Euthanasia

The term Euthanasia is derived from the Greek, which translates to "good death". The term most normally suggests an intentional and deliberate termination of life, generally assisted by another at the explicit request of the individual who wishes to end their live. Euthanasia is most usually defined as the deliberate act of killing an incurably ill person, out of concern and compassion for that individual's intolerable or growing suffering. It is sometimes referred too as mercy killing, but many advocates of euthanasia tend to define mercy killing more precisely as the ending of another person's life; without the individual direct request. Euthanasia, on the other hand, is usually separated into two main categories: that being passive euthanasia and active euthanasia.

Passive Euthanasia is defined as the hastening of the death of an individual by changing some form of existing support that is in use, and ultimately allowing nature to take its course. Examples include; turning off respirators, which were in place to assist breathing - halting life critical medications or discontinuing essential sustenance, such as food and water. Equally removing a drip which supplies the fluids necessary to maintain life - without which, an individual will dehydrate or starve to death. Alternatively doing nothing in a crisis situation, this equates to the deliberate decision not to administer resuscitation.

Passive euthanasia also covers the use of large doses of morphine to control pain, this method is often used in the knowledge that the painkiller will suppress the individual's respiration, and cause death sooner than otherwise medically anticipated. Such large doses of morphine have a dual effect. They relieve severe pain as well as hasten the death of the individual. The administration of opiates is regarded as ethical, and is a practiced by most medically enabled societies. The use of this procedure is also used on the terminally ill, the medical ethics is based on the suffering of the individual - which outweighs any other form of short term palliative or intensive care that can be provided - therefore hastening the natural death is an act of compassion. The same approach but different ethics are applied to individuals who are in a persistent vegetative state; for example, individuals with brain damage, or in a coma from which they will unlikely ever regain consciousness. Exhaustive neurological testing of brain activities is carried out to ascertain brain activity before such decisions are made. Passive euthanasia also covers the use of large doses of morphine to control pain, this method is often used in the knowledge that the painkiller will suppress the individual's respiration, and cause death sooner than otherwise medically anticipated. Such large doses of morphine have a dual effect. They relieve severe pain as well as hasten the death of the individual. The administration of opiates is regarded as ethical, and is a practiced by most medically enabled societies. The use of this procedure is also used on the terminally ill, the medical ethics is based on the suffering of the individual - which outweighs any other form of short term palliative or intensive care that can be provided - therefore hastening the natural death is an act of compassion. The same approach but different ethics are applied to individuals who are in a persistent vegetative state; for example, individuals with brain damage, or in a coma from which they will unlikely ever regain consciousness. Exhaustive neurological testing of the brain activities is carried out to ascertain what if any brain activity remains before such decisions are made.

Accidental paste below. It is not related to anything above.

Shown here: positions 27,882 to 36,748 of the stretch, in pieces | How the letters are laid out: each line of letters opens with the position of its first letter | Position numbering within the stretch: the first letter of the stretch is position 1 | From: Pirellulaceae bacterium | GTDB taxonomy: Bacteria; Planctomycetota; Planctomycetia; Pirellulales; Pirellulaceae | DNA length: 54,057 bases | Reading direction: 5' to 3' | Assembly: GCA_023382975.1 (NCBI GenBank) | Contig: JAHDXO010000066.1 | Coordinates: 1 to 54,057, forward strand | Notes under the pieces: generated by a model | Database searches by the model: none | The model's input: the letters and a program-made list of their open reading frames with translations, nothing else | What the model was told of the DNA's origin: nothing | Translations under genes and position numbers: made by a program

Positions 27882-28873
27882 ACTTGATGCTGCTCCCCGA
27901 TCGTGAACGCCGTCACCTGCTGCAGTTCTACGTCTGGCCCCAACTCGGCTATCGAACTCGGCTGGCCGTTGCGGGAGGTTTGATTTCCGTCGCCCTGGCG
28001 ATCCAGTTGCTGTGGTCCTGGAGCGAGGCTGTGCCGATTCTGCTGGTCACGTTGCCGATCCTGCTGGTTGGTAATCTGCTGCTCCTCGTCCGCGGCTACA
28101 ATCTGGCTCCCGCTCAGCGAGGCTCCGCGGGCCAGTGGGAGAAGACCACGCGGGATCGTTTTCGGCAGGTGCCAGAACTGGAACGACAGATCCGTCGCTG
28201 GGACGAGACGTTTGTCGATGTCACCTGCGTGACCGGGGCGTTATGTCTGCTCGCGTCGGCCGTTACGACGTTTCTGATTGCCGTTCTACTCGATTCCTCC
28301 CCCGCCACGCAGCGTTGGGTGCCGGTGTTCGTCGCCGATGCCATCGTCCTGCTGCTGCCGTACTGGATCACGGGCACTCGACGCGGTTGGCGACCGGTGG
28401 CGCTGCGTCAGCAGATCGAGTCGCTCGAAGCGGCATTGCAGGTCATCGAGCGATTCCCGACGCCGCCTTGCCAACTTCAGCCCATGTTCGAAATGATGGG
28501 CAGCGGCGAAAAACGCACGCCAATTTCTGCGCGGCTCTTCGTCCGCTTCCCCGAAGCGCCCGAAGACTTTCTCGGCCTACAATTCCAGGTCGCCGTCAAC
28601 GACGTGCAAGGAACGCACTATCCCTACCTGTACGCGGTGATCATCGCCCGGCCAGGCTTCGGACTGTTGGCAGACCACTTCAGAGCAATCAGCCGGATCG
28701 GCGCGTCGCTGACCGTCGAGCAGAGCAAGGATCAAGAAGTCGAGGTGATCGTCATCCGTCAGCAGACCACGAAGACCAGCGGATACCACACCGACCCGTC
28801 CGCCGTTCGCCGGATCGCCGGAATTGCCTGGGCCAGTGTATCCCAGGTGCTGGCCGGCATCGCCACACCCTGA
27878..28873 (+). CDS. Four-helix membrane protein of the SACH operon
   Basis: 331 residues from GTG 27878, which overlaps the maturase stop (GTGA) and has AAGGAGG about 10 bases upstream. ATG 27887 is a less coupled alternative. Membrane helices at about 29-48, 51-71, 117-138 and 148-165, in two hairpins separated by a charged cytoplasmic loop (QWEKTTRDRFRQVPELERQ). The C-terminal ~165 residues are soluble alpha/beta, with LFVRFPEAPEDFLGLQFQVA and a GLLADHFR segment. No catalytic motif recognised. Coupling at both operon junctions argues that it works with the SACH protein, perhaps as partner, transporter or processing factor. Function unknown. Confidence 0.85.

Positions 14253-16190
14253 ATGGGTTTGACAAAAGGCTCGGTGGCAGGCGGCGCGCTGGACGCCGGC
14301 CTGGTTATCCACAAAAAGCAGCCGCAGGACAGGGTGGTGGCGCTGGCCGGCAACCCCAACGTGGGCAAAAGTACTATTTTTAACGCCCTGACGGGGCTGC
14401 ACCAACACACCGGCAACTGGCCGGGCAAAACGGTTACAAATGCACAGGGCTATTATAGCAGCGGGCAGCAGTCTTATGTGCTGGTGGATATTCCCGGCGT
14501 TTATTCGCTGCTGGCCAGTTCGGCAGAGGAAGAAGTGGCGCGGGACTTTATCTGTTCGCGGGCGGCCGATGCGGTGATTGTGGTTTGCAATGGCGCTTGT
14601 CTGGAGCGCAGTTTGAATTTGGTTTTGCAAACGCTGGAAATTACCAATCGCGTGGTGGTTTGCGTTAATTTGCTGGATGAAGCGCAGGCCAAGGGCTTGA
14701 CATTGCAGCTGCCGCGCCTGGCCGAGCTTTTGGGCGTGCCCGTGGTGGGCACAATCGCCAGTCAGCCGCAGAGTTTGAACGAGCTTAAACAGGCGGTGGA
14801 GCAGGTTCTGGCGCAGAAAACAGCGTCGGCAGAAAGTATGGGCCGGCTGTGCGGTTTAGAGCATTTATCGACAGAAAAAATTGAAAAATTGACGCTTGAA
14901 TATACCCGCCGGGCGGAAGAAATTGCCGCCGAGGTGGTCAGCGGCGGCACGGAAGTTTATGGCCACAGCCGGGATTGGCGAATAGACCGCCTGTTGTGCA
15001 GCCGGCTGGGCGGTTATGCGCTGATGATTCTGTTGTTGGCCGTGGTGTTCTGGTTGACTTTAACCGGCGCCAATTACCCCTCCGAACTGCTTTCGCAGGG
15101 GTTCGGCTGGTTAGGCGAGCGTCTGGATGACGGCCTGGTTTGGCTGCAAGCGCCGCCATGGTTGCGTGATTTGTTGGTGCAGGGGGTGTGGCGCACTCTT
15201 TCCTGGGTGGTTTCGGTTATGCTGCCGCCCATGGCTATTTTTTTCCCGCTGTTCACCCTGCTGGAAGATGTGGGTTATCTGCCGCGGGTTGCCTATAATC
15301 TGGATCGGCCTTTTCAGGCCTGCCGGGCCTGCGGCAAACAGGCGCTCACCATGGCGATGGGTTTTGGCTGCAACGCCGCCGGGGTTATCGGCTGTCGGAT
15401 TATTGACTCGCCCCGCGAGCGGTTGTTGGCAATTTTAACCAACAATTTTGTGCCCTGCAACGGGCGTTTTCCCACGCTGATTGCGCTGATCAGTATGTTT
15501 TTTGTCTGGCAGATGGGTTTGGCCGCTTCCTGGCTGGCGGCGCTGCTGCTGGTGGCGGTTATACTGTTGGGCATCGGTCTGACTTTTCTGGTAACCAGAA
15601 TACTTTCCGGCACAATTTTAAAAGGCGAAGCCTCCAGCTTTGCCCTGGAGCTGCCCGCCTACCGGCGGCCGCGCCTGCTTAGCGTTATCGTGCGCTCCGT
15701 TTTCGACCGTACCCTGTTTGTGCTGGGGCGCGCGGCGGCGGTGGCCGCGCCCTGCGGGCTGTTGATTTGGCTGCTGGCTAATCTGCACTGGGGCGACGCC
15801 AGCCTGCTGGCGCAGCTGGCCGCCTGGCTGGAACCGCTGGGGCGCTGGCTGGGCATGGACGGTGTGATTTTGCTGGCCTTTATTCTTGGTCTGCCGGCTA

Active euthanasia is in fact a punishable serious crime, and is a topic of far more controversy - debate continue to rage within and across medical, religious and cultural perspectives in regard to active euthanasia, and the definition of the nature of the crime. Active euthanasia involves knowingly causing the death of a person through a direct action, in response to a request from that person. One of the most well-known examples is that of British Doctor Nigel Cox. Dr Cox, who is a consultant rheumatologist at Winchester's Royal Hampshire County Hospital, had been responsible for the care of Mrs Boyes for over 13 years, when in in August 1991, Mrs Boyes aged 70, had repeatedly pleaded with Dr Cox to help her end her limited life.

Mrs Boyes, was suffering from acute progressive and untreatable rheumatoid arthritis. She was in acute pain and such was the extent that she could not be physically touched without high doses of opiates being administered. Dr Cox administered one more ampoule of potassium chloride that was recommended, knowing that this would accelerate the death of Mrs Boyes. Doctor Cox stated that this shortened Mrs Boyes life by 15- 60 minutes. Dr Cox's was charged with attempted murder, convicted in September 1992, and received a 12 month suspended sentence - however he was still allowed to practise privately during this time, and retained his medical career as the , General Medical Council's professional conduct committee decided no further action would be taken. Dr Cox returned to work the following February under supervision.

Physician-Assisted Suicide is somewhat of a hybrid and a legal paradox, as it sits between passive and active euthanasia - It is also known as voluntary passive euthanasia. An example being, that if a doctor knowingly supplies information directly relating to the dosage required to terminate the individuals life the doctor is commiting a punishable crime - however such is the lack of legal definition; this is the hardest to prove, as many prescriptions administered, carry the warning of overdose, so proof of a specific conversation or a deliberate supply of lethal dosage has to be proved.

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